soliare soliare
26-30, M
3 Responses May 4, 2012

I can not tell you how awesome it is to read your post! I am a pastor's daughter who was raised Southern Baptist from the time I left the womb. I always had questions growing up, but never anything big. After I got married and had children, I became a stay at home mom. Noticing our need for extra income, I was offered different jobs at the church. It first started with something small like helping with paperwork. Then I started teaching some classes for school aged kids. Finally, last year, they asked me to become the children's worship director. I have been in this position for about 14 months now. I love the kids and I enjoy thinking if fun exciting ways to get them interested, but I never liked the new found responsibilities of being in this roll. All of the sudden I noticed I had to put some what if an act about myself and my spiritual walk. The more I dug into the word, the more my faith and my belief lessened instead of growing. I started reading a lot and researching a lot. I then started doubting. I prayed and prayed for God to help me see the truth in the things I was doubting and to help me through this time of struggle. I even prayed that I would wake up one morning and open my eyes and be amazed at how renewed I would feel in my faith and love of Jesus. This never happened. What I struggle with now is as you put it, being a "closet agnostic." I wish so badly that I could quit my job and walk away, but we can't afford to loose the income. My husband recently lost his job and was able to find something else, but now he is making significantly less. So I struggle with wanting to make my views known (especially to my parents), but also because now I feel like I have to lie to everyone to keep my job, pretend I'm something I'm not, and most of all, feed the kids in my department lies every Sunday.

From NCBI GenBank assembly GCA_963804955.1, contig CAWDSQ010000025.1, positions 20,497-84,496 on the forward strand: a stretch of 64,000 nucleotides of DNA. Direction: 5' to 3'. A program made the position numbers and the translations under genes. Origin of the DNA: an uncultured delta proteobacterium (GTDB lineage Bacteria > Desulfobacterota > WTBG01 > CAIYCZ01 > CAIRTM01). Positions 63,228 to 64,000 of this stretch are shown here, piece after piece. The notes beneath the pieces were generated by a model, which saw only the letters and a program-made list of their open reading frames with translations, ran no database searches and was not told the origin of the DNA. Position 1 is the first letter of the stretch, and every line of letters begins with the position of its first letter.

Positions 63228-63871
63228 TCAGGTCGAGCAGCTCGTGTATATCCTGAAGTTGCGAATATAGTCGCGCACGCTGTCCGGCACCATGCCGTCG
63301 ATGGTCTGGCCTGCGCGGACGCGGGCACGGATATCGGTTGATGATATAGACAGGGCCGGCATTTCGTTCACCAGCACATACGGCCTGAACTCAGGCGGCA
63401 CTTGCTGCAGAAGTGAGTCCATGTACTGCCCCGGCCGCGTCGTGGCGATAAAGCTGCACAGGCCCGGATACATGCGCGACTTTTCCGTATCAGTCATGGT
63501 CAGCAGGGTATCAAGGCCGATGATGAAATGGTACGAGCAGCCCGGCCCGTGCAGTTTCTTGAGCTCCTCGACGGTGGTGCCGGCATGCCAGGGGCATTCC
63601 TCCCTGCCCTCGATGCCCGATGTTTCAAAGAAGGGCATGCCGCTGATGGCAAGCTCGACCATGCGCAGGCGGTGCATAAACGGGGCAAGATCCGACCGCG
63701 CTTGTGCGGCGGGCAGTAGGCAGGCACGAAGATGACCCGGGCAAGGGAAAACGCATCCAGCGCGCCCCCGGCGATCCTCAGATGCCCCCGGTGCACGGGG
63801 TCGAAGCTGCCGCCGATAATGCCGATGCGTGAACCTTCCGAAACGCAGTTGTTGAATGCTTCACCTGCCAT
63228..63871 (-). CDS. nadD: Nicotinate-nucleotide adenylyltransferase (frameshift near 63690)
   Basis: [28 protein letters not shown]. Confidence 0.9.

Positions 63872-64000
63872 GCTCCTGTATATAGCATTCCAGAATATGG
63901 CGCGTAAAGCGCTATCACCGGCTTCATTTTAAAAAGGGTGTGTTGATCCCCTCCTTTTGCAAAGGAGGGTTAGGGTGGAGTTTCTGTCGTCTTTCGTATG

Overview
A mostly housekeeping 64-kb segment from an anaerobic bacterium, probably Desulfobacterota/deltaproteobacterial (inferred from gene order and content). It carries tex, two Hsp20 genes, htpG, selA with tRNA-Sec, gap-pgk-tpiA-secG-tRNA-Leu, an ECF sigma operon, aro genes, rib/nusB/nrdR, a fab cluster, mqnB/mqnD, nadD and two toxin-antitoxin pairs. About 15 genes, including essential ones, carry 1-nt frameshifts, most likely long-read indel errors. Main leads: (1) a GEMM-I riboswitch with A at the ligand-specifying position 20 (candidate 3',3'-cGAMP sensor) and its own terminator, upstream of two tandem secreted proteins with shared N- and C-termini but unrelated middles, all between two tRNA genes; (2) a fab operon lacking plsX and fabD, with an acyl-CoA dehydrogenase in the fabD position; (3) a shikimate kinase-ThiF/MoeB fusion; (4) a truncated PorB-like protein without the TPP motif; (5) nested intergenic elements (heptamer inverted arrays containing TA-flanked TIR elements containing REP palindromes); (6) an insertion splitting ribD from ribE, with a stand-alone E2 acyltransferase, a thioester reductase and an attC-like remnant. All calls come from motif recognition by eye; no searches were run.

Ironically, the last couple of days has been a classical example of what I perceive to be the hypocrisy, frailty, and downright unreliance of religious people. My good friend and neighbor had a heart attack while out of the country on vacation and died 2 days after being medi-flighted to the closest US hospital. Still 2,000 miles from home, the family has had to deal with the return of the body, the expense (the medi-fight jet alone cost $15,000), and grief of the sudden death of a very beloved family man. He was only 67 years old. As soon as word hit my neighborhood of his illness, I was beseiged with prayer requests We were all requested to "pray for his recovery" - although he was on life support and the family had been called in. Recovery? Really?? While they were busy praying, I was thinking of ways I could help. Once the inevitable happened, I knew it was going to be extremely difficult for the widow to return home for the first time, seeing all of her husband's things about the house just as he had left them. So I made a huge floral arrangement of fresh flowers, got a nice card, and set it on her dining room table. (I have a key to their house to care for the yard, etc when they were away from home). The family is gathering now in preparation for tomorrow's funeral so I called my neighbors to organize a food plan for the many visiting family and friends. I got numerous answers - all the way from "I'll grab something at Wal-Mart" to "well, I can't because I have a sick kid". One neighbor, who spends 90 percent of her free time running to and from church, just "didn't have the time right now" because her 3 kids had some church activities going on, but she was praying for all of them. It never ceases to amaze me that people actually think they are helping when they do nothing but pray. I consider that the epitome of copping out. So far, I'm the only neighbor who has paid the widow a short visit to give her a hug and tell her how sorry I am, take some homemade ready-to-bake meals and a breakfast basket to her, and offer my guest room for out of town family. The others are, of course, praying for her and plan to be at the sevices so they can pray some more. And I'm getting besieged with all the typical religious babble about "'God's will", "The Lord took him home", blah, blah, blah. I absolutely cannot understand how people are comforted by that. They pray for his recovery which didn't help then analyze that it was all in God's plan for this wonderful man so full of life to die at a young age and leave behind an emotionally and financially devastated family. They just have the 'faith' that God "knows what he's doing" and we are not to question it. I don't understand, if everything is preordained, then what useful function does prayer have other than to make people feel psychologically better about themselves? And how do they feel loved and comforted by a deity that allows suffering and death of the innocent from things totally out of their control - and takes those same people away from others who love and need them HERE??!! I don't want to get on a rant, but my brain just can't go there. And how can people think that I'm the one that's going to toast like a marshmallow over the fiery depths of hell because I'm not sitting in church every Sunday - and I consider "helping" those in need to be something tangible and concrete rather than spiritual?? I may be old and wise, but there are some things I will never "get".